Do you have any upcoming book events lined up that you may want to share? After all, the holiday season is just around the corner. Gifts would be a great...gift to be given for the holidays.

What are you working on now?
I have a memoir called Never Turn Your Back on the Tide, which is my next project.  It was based on a relationship I had where, after adopting a son together, I found out that my then-partner wasn’t at all who he’d presented himself to be.  It’s a tricky thing to write, emotionally, but it’s a story I need to tell.  It’s one of those things that when people hear it, they say, “That is so crazy—it can’t be real!”  But it is, and I lived to tell. 

With your challenges, having lost a partner to AIDS and another to deception, it sounds like you have a wealth of experiences to write from.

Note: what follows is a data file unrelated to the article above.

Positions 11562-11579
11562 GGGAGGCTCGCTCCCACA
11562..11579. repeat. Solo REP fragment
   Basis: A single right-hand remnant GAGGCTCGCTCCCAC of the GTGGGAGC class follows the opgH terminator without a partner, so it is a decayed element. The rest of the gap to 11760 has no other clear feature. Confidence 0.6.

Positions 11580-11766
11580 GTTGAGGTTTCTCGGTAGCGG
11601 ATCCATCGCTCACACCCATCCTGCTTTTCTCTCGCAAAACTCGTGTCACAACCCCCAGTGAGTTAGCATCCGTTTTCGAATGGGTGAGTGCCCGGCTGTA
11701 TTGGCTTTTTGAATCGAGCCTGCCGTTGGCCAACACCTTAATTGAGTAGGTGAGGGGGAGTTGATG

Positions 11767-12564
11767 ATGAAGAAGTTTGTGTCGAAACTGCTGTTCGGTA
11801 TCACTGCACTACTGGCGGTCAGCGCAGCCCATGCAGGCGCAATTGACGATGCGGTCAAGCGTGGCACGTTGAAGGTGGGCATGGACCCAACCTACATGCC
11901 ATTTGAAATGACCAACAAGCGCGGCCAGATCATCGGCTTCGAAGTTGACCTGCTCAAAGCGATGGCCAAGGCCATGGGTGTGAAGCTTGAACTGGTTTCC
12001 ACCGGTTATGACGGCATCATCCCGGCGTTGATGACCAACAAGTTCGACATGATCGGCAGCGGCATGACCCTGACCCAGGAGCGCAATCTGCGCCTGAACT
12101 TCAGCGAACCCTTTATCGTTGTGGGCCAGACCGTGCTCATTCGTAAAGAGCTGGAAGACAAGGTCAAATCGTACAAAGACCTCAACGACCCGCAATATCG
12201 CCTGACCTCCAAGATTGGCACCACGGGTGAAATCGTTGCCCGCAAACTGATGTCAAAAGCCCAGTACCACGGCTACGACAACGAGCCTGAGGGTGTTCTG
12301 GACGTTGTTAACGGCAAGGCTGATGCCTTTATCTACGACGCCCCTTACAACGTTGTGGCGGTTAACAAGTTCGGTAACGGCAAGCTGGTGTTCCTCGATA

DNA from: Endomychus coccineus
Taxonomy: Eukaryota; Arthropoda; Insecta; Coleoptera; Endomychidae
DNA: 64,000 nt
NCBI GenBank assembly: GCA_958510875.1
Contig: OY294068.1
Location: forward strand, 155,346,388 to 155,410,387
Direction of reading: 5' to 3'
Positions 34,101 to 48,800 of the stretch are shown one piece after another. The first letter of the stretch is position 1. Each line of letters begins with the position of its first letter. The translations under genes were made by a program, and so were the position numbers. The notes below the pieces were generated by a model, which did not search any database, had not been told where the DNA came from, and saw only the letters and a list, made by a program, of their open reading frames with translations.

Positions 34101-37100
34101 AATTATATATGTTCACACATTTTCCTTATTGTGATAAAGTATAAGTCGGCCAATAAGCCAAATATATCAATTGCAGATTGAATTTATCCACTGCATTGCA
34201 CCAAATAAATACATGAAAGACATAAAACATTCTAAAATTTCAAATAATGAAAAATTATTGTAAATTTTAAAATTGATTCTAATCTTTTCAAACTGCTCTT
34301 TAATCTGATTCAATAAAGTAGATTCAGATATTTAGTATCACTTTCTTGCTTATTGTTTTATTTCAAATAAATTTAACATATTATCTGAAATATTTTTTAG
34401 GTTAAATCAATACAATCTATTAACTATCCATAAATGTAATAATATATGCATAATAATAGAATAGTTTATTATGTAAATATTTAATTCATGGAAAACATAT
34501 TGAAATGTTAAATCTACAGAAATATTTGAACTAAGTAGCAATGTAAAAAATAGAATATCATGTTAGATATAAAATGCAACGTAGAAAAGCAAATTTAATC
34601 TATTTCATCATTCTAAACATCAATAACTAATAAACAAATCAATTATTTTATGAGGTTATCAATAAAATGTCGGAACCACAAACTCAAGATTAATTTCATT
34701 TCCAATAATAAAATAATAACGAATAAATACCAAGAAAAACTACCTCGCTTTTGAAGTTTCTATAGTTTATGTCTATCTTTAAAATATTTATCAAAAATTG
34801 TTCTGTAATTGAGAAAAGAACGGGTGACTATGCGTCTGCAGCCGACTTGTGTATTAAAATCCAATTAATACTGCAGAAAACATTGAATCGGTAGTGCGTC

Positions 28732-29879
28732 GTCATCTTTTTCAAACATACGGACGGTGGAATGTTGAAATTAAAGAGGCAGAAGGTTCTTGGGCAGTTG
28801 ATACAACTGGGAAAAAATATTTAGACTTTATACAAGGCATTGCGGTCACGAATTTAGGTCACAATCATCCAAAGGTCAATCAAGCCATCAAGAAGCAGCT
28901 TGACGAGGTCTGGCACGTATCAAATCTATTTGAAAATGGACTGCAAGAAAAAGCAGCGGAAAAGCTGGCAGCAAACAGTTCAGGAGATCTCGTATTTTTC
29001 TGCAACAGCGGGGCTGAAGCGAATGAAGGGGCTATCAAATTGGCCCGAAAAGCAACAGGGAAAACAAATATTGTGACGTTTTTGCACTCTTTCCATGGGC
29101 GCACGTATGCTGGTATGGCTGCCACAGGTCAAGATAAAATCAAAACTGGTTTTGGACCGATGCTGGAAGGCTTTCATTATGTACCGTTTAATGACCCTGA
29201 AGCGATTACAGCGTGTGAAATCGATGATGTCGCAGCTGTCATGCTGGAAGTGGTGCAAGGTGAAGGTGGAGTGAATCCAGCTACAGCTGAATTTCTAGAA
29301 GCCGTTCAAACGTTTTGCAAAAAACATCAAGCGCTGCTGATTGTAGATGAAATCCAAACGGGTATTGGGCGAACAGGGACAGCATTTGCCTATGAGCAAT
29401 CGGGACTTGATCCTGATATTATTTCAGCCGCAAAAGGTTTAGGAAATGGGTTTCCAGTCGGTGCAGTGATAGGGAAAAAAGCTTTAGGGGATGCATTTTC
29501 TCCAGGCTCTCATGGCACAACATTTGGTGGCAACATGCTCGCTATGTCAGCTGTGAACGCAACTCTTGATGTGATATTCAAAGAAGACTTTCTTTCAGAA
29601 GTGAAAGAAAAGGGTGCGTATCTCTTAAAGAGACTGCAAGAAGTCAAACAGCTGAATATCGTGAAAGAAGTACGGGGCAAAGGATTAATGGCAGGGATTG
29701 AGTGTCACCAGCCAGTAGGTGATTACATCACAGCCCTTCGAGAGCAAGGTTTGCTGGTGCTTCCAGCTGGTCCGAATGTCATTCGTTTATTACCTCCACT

It’s true.  And, at the same time, my partner Russ and I have two kids, so I have little time to dwell in the past, which is a good thing.  I’m able to draw on these varied experiences when I write, but they’re easy to put aside when I hear one of the boys, calling out my name.


Kergan Edwards-Stout can be found via his website, Facebook, and Twitter. His new book, Gifts Not Yet Given, can be found at Indie Bound (Independent Book Stores), Barnes and Noble, Amazon, or at your favorite book sellers.